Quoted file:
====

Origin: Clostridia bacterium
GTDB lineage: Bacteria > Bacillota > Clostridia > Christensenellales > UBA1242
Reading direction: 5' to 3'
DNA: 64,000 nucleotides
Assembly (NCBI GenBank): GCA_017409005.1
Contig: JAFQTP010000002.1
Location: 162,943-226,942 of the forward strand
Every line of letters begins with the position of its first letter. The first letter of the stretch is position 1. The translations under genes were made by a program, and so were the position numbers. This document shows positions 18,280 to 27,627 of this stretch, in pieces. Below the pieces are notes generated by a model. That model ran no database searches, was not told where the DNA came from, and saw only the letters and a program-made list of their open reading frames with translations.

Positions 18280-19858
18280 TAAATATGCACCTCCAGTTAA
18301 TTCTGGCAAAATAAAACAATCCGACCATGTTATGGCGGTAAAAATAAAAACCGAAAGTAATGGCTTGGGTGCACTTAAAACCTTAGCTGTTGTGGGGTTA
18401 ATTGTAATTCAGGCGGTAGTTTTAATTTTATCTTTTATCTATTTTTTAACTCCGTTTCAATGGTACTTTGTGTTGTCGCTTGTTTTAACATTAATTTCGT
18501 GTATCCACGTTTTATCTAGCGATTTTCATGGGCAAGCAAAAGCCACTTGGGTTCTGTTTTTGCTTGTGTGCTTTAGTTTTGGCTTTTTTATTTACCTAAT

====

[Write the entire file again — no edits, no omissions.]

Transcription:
Origin: Clostridia bacterium
GTDB lineage: Bacteria > Bacillota > Clostridia > Christensenellales > UBA1242
Reading direction: 5' to 3'
DNA: 64,000 nucleotides
Assembly (NCBI GenBank): GCA_017409005.1
Contig: JAFQTP010000002.1
Location: 162,943-226,942 of the forward strand
Every line of letters begins with the position of its first letter. The first letter of the stretch is position 1. The translations under genes were made by a program, and so were the position numbers. This document shows positions 18,280 to 27,627 of this stretch, in pieces. Below the pieces are notes generated by a model. That model ran no database searches, was not told where the DNA came from, and saw only the letters and a program-made list of their open reading frames with translations.

Positions 18280-19858
18280 TAAATATGCACCTCCAGTTAA
18301 TTCTGGCAAAATAAAACAATCCGACCATGTTATGGCGGTAAAAATAAAAACCGAAAGTAATGGCTTGGGTGCACTTAAAACCTTAGCTGTTGTGGGGTTA
18401 ATTGTAATTCAGGCGGTAGTTTTAATTTTATCTTTTATCTATTTTTTAACTCCGTTTCAATGGTACTTTGTGTTGTCGCTTGTTTTAACATTAATTTCGT
18501 GTATCCACGTTTTATCTAGCGATTTTCATGGGCAAGCAAAAGCCACTTGGGTTCTGTTTTTGCTTGTGTGCTTTAGTTTTGGCTTTTTTATTTACCTAAT